12. The Geology



Red Limestone
The manner in which the stone is painted in the National Gallery's Virgin of the Rocks has been criticised by the geologist Ann C. Pizzorusso * and cited as a reason why that painting cannot be authentic.  Pizzorusso finds a great many problems with the way that Leonardo has depicted the stone formations in this painting.  Pizzorusso's study is detailed, but is full of misunderstandings and consequent misinterpretations, both of the material that Leonardo actually painted, and of the likelihood of finding similar geological formations in Italy.

The rocks of the grotto are, in fact, a magnificent representation of the red limestone that is found in the Appenines and other parts of Northern Italy.  The crumbling of the water-worn stone in the foreground of the painting and the vertical splitting and cross-fracturing of the rocks behind the figures are typical characteristics and brilliantly depicted.  Miss Pizzorusso is simply unfamiliar with the manner in which this rock fractures, and has interpreted the different levels of cracking as indicative of different types of rock.  What Pizzorusso misinterprets as round boulders of sandstone near the top of the picture are rocks of the same variety as those in the rest of the picture with their outlines obscured by layers of dense moss, a fact that has become very clear in the London painting since the recent cleaning.

The same author, assessing the distant, dream-like landscape, also tells us that  "Fjords do not exist in Italy and it is highly unlikely the glacial lakes of the Lombard region would have such steep relief surrounding them."  Miss Pizzorusso had plainly not seen the glacial lakes about which she was writing.   In fact, a number of the lakes of Northern Italy  have precipitous cliffs and rugged formations around them.  

We can presume that Leonardo, fascinated as he was  by Geology, had seen not only the Apennines and the Italian Alps of the Lombardy region, but probably visited the Dolomites further east.  The influences on Leonardo would have included the landscape near Milan, but also a landscape much closer to his familiar Florence.  Leonardo had visited and been fascinated by the region of the upper Arno between Florence and Arezzo.  The area is dominated by tall rocky crags, some a hundred metres high.  Leonardo, finding fossils in the rocks, determined that the area had previously been under water.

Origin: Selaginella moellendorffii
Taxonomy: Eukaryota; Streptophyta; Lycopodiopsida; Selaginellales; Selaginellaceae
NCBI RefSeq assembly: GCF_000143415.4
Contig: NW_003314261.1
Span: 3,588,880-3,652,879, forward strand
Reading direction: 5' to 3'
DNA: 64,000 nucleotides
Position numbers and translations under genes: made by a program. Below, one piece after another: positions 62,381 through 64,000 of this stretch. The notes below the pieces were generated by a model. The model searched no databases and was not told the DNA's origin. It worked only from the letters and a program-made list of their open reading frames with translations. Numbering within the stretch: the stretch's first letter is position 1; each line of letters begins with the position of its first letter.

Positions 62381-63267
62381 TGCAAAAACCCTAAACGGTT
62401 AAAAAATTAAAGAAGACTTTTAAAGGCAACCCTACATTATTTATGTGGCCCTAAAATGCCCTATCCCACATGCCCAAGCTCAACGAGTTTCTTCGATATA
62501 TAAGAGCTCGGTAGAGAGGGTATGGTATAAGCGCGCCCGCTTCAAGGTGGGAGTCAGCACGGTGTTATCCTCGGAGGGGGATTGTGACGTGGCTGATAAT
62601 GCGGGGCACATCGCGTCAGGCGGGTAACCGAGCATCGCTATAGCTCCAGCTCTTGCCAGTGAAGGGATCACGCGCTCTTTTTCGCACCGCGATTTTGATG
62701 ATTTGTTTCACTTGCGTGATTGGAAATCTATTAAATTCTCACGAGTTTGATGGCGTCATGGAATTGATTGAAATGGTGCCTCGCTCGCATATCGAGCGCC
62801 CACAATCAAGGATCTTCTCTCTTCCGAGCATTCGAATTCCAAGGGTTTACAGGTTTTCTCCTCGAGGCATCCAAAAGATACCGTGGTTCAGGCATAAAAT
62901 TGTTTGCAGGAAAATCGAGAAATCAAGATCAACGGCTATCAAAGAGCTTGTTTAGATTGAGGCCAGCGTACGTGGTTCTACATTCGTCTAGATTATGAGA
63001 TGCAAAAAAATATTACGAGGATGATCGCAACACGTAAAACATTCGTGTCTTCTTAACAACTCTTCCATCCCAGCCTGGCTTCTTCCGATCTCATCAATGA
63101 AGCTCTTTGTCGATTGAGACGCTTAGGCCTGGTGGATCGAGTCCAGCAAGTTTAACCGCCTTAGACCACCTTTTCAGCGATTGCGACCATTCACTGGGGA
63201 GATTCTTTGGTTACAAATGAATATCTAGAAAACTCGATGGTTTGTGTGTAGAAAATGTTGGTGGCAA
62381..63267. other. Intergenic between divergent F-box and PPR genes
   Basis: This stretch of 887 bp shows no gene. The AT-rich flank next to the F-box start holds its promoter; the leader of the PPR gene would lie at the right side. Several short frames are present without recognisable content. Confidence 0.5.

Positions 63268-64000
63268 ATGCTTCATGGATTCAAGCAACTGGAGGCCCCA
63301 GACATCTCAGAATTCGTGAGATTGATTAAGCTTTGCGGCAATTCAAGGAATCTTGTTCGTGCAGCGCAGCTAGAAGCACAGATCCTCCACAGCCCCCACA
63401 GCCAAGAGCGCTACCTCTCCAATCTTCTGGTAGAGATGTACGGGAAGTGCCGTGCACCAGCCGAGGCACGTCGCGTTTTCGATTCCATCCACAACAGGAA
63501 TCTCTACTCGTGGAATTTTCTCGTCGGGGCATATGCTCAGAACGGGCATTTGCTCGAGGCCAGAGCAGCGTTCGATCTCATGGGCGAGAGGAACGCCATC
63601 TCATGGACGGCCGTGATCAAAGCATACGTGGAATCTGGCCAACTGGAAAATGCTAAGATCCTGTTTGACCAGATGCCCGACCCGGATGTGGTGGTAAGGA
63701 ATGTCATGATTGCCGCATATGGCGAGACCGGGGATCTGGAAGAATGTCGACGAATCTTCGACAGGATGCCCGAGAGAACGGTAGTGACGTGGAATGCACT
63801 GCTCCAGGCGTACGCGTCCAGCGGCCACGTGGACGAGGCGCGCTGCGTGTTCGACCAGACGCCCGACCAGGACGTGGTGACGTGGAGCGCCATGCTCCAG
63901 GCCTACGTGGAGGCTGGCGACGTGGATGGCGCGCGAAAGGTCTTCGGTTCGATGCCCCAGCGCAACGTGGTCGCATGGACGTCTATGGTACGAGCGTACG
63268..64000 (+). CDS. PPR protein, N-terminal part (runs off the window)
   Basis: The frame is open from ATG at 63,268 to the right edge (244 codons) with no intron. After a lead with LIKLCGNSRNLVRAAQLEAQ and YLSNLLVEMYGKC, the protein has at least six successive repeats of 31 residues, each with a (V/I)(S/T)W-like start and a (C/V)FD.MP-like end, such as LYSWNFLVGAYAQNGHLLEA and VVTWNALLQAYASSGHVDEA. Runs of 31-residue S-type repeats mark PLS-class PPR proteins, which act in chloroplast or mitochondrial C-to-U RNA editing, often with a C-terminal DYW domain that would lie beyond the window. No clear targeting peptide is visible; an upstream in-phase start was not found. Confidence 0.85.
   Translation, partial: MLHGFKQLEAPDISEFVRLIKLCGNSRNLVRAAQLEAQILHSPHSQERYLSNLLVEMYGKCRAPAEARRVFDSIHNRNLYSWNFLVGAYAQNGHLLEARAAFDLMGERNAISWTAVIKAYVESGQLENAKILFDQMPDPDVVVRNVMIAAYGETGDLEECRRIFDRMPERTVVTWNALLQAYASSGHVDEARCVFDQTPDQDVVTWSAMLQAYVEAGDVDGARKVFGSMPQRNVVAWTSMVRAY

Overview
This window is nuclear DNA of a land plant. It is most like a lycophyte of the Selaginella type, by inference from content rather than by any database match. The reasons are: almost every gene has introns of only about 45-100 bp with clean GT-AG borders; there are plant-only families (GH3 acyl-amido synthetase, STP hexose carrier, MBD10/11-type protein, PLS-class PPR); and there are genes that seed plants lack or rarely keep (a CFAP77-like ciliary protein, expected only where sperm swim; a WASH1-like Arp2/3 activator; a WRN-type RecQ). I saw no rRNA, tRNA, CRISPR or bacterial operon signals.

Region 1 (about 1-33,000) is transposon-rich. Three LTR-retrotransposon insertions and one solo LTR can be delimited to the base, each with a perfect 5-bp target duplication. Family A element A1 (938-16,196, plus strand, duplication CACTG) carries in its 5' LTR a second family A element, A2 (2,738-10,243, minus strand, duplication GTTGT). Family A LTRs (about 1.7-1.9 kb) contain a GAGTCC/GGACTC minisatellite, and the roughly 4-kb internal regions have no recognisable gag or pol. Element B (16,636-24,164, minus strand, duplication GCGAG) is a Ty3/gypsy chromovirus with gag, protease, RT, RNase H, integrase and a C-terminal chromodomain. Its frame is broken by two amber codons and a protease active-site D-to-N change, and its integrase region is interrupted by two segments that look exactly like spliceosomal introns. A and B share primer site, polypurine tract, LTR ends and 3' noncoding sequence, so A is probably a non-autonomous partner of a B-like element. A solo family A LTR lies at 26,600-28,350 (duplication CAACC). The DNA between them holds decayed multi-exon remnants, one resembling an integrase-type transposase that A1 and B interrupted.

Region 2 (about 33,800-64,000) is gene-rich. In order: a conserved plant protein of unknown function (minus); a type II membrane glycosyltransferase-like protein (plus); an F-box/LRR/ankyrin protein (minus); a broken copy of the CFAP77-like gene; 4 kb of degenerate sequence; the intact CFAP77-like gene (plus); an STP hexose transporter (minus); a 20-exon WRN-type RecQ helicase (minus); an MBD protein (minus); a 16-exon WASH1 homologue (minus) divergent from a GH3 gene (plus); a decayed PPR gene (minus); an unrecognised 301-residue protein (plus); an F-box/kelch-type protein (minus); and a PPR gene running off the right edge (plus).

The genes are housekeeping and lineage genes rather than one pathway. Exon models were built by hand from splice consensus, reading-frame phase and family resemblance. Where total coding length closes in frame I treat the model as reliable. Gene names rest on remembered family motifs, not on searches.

Leonardo left many drawings of rocks and landscapes showing geological formations, including a landscape showing a flood breaking into a valley in the Royal Collection at Windsor.  The critic analysing Leonardo's geology needs to bear in mind that the artist was painting in a studio, remote from the scene and relying on sketches, studies and his memory to recall the precise forms.  


There is also the matter of artistic license.  Leonardo was not a "landscape painter".   He was not, like John Constable in the early 19th century, seeking to set down the precise features of a particular geographic location so that any viewer who knew the place could locate not only the scene but the spot from which the preparatory sketches were made.  Leonardo's landscape in this painting is essentially symbolic.  It is a wilderness.   To create this wilderness Leonardo has drawn upon the most majestic visions that he can extract from his days spent in the mountains.  It is reasonable to presume that the landscape in this painting, in company with his allegorical scenes and scientific studies of swirling waters, are based on cumulative experience and observation, like Turner's Fighting Temeraire, rather than a single fixed point of view,  like Constable's Haywain.

Rock formations and water


Lago d'Antorno in the Dolomites

The fragmenting rock formations of the upper Arno.  









* Ann C. Pizzorusso, "Leonardo's Geology" 
  Photo: Emiliano Burzagli (2008) Wikimedia Commons  


Copyright:  Tamsyn Taylor, 2007


Next page: 13. For reasons of money